Kosha Dillz delivers hip-hop for Jews, non-Jews

Kosha Dillz, a Jewish rapper from New Jersey, will perform in St. Louis on Thursday, Nov. 8.

By Eric Berger, staff writer

When Mac Miller died on Sept. 7, it meant that there was one less Jewish rapper in the world. There was also one less Jewish rapper who had struggled with addiction; Miller died of drug overdose at age 26.

Kosha Dillz, the son of Israeli parents, could relate to Miller on a number of dif- ferent levels — Dillz is also a recovering drug addict.

“You go through a lot of the same things,” said Dillz, whose real name is Rami Even-Esh. “You’re a Jewish kid and wanting to be accepted in hip-hop culture.”

The two wished others a “Happy Passover” in a 2012 YouTube video in one among many examples of Dillz embracing the Jewish religion and culture. But despite the name, Dillz continues to maintain a somewhat confusing connection to the religion.


In talking with Jewish people, Dillz said, he is often asked, “Is it a Jewish song? It’s not; just because my name is Kosha Dillz doesn’t make it a Jewish song.”

Dillz will have an opportunity to show St. Louis what his music is really about on Thursday, Nov. 8 at Fubar. It’s part of his “Nobody Cares Except You Tour.”

Dillz, who has collaborated with Matisyahu and members of Wu Tang Clan and had his music featured in a popular Bud Light Super Bowl ad, has regularly performed shows in Israel and in other Jewish contexts. He visits the Jewish State once or twice a year.

“I love the Israeli music; I think there is so much talent over there, it’s insane, but unfortunately, the music industry over there is crappy. I performed over there and it took me eight months to get paid,” said Dillz, 37. He loves to “help Israeli artists in America” and has previously organized a showcase for them at the South by Southwest music festival in Austin, Texas.

Dillz has also performed at the Night of the Synagogues festival in a synagogue in Krakow, Poland, an event aimed at building Jewish pride. He gave a TEDx talk at the Galicia Jewish Museum in Krakow. He also participated in a 55-mile bike ride from the Auschwitz extermination camp to Krakow and filmed a music video for a song, “So Many People,” in Poland about the Holocaust.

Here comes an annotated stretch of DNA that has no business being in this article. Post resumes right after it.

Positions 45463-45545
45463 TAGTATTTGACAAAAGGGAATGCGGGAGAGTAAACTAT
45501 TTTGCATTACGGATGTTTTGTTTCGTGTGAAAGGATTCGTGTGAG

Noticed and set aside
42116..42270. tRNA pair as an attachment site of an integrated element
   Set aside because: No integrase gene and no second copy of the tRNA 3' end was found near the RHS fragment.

“Learn stories from the synagogue, temple/ looking for a miracle to find my inner Israel. Imagine systematic death is hard to grasp if you’ve never had it happen to you,” his lyrics state.

Despite an openness about his appreciation for Israeli music and Jewish history, Dillz appears to maintain some distance from the religion artistically. His rap name, for example, was originally just a “ploy to keep me connected,” to the Jewish community, he said.

And even though he says, “Jewish kids love hip-hop,” he think Jews who come to his shows generally are there for the “experience” and to support a Jewish artist, rather than for the music itself.

“That’s what makes us very special as people,” said Dillz, who is from New Jersey, adding that he’s been sober for 14 years.

Dillz had one more opportunity to connect with the Jewish community at a difficult moment when he performed in Pittsburgh on Saturday, one week after the mass shooting at the Tree of Life synagogue in the city. The next morning, he visited the synagogue.

“I dedicated the show to the people of Pittsburgh,” he wrote in a text message to the Jewish Light. “I have been dedicating my show frequently to the people that aren’t here.”

Kosha Dillz concert

WHEN: Thursday, Nov. 8, Doors 6:30 p.m./ show 7 p.m.

WHERE: Fubar Lounge, 3108 Locust St.


MORE INFO: Purchase tickets at Fubarstl.com.